Islam and democratization in Turkey: secularism and trust in a divided society
1194 - 1213
Item Usage Stats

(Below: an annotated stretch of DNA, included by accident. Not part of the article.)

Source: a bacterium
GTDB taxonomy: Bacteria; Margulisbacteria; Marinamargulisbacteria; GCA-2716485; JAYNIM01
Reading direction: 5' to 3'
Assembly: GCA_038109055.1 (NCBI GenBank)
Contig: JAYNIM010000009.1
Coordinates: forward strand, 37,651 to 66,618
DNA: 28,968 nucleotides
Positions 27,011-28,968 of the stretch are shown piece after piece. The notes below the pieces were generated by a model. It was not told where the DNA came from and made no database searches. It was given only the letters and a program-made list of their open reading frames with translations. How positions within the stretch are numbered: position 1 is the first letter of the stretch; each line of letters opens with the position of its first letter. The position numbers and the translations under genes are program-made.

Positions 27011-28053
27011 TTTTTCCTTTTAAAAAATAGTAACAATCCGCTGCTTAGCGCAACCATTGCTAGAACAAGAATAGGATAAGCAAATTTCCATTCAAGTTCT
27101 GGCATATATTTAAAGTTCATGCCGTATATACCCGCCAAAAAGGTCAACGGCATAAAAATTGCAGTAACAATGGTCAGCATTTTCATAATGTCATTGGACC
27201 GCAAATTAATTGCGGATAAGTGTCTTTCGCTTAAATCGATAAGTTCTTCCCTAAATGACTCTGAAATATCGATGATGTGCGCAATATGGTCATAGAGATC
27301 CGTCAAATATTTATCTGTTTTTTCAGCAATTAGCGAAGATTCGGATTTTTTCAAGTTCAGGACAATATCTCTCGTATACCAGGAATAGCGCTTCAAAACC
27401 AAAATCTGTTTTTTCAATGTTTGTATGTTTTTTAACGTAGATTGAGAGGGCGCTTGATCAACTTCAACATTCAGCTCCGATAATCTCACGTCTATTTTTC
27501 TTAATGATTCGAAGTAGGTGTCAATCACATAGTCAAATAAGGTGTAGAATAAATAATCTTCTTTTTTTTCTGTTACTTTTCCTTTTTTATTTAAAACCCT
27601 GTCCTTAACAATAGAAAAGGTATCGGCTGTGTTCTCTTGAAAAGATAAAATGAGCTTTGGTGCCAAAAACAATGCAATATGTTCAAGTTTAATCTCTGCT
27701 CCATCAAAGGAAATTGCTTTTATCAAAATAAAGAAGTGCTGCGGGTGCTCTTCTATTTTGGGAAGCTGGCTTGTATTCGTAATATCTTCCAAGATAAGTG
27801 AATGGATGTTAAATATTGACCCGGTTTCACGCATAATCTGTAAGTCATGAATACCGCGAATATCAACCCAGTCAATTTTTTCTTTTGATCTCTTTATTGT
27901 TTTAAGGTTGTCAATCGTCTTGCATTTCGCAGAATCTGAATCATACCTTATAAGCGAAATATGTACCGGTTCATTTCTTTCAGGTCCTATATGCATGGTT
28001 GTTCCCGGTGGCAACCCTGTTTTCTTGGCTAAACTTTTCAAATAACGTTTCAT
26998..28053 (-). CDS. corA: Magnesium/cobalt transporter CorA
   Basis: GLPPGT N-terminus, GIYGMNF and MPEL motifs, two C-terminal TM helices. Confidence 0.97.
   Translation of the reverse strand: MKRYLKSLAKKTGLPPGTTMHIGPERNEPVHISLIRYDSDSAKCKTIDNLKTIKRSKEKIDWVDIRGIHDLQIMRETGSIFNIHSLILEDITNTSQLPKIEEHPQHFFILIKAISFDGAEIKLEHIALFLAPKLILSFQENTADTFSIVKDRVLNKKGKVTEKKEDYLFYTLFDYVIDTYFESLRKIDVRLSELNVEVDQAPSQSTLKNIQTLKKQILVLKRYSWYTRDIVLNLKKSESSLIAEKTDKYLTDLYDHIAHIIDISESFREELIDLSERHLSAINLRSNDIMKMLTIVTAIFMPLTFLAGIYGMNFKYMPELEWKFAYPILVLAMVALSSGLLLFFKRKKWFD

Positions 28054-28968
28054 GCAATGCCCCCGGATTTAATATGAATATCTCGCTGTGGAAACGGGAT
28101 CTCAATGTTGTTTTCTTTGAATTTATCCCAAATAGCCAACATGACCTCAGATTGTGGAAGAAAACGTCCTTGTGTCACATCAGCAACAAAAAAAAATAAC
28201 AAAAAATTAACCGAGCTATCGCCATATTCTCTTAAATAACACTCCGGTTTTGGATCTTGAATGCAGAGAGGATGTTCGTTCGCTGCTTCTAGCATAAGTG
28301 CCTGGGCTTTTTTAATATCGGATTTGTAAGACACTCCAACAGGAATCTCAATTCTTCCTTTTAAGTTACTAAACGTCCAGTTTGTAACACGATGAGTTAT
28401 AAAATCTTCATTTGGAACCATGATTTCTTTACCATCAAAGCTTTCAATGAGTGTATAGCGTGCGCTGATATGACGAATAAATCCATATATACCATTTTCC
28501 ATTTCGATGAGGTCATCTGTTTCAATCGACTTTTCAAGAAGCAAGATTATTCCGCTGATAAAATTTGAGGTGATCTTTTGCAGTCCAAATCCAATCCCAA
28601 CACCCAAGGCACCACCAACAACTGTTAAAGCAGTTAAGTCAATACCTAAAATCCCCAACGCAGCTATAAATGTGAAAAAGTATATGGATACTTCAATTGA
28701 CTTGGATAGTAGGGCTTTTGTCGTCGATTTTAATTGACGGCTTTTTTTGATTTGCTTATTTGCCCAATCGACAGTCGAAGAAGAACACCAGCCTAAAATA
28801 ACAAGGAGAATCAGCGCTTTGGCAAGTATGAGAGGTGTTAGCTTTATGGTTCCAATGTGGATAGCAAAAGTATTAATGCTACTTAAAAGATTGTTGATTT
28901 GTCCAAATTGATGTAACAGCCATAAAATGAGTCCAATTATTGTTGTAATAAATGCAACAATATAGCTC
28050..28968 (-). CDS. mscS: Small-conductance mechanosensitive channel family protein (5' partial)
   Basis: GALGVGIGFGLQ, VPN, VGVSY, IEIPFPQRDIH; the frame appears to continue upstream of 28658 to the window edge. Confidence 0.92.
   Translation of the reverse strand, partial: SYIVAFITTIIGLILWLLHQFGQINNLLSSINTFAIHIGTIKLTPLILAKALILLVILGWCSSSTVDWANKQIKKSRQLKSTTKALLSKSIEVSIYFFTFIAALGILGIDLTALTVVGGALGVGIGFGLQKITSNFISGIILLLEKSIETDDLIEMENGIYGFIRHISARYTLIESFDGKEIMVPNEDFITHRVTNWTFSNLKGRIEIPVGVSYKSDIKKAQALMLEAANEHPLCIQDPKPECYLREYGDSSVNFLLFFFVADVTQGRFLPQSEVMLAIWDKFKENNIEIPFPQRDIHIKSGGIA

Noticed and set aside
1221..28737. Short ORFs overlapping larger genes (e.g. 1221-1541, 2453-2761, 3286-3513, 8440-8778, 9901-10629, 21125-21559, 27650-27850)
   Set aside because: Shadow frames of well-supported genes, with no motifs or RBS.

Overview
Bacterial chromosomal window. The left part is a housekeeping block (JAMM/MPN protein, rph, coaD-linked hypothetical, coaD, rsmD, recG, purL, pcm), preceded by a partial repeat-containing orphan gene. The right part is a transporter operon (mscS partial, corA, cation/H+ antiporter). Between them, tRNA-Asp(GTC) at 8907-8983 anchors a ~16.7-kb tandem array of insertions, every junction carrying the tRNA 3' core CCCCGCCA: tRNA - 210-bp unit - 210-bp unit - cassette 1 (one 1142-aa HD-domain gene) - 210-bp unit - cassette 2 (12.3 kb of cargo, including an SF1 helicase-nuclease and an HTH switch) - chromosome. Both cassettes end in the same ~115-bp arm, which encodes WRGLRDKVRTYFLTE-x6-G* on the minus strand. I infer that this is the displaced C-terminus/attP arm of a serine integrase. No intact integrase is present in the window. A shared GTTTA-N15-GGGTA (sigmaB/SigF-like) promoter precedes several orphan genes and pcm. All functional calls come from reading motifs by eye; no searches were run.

The history of Turkish modernization has been inextricably linked with the question of secularism. From the advent of the Turkish Republic in 1923, Islam was held responsible for the underdevelopment and eventual demise of the Ottoman Empire. Based on the laïcité of the Second French Republic, the secularization programme of modern Turkey's founder, Kemal Atatürk, entailed the full subjugation of Islam to the State, its eradication from the public sphere and its limitation into a very narrowly defined private sphere. The transition of Turkey to multiparty politics in 1946 was linked with a rising role of Islam in the public sphere. Islam became a crucial element in the political vocabulary of peripheral political forces which challenged the supremacy of the secularist, Kemalist bureaucratic elite. While a number of military coups aimed - among other things - to control religion, Turkish political Islam showed remarkable resilience and adaptability. Most recently, the transformation of the Justice and Development Party (Adalet ve Kalkinma Partisi - AKP) into the strongest proponent of Turkey's European Union (EU) integration brought Turkey closer than ever to EU membership, challenged the monopoly which the Kemalist elite enjoyed as the representative of Western political values and suggested a novel liberal version of secularism. Yet Turkey has been embroiled since 2007 in successive political crises which had secularism as their focal point. This article argues that the transformation of Turkish political Islam has produced an alternative, liberal version of secularism; yet, it has not resolved deep social divisions. Building a liberal consensus between religious conservatives and secularists is imperative for the resolution of deep social divisions in Turkey. The European Union as a guarantor and initiator of reform could play a major role in building trust between the secularist and the religious conservative segments of society. © 2009 Taylor & Francis.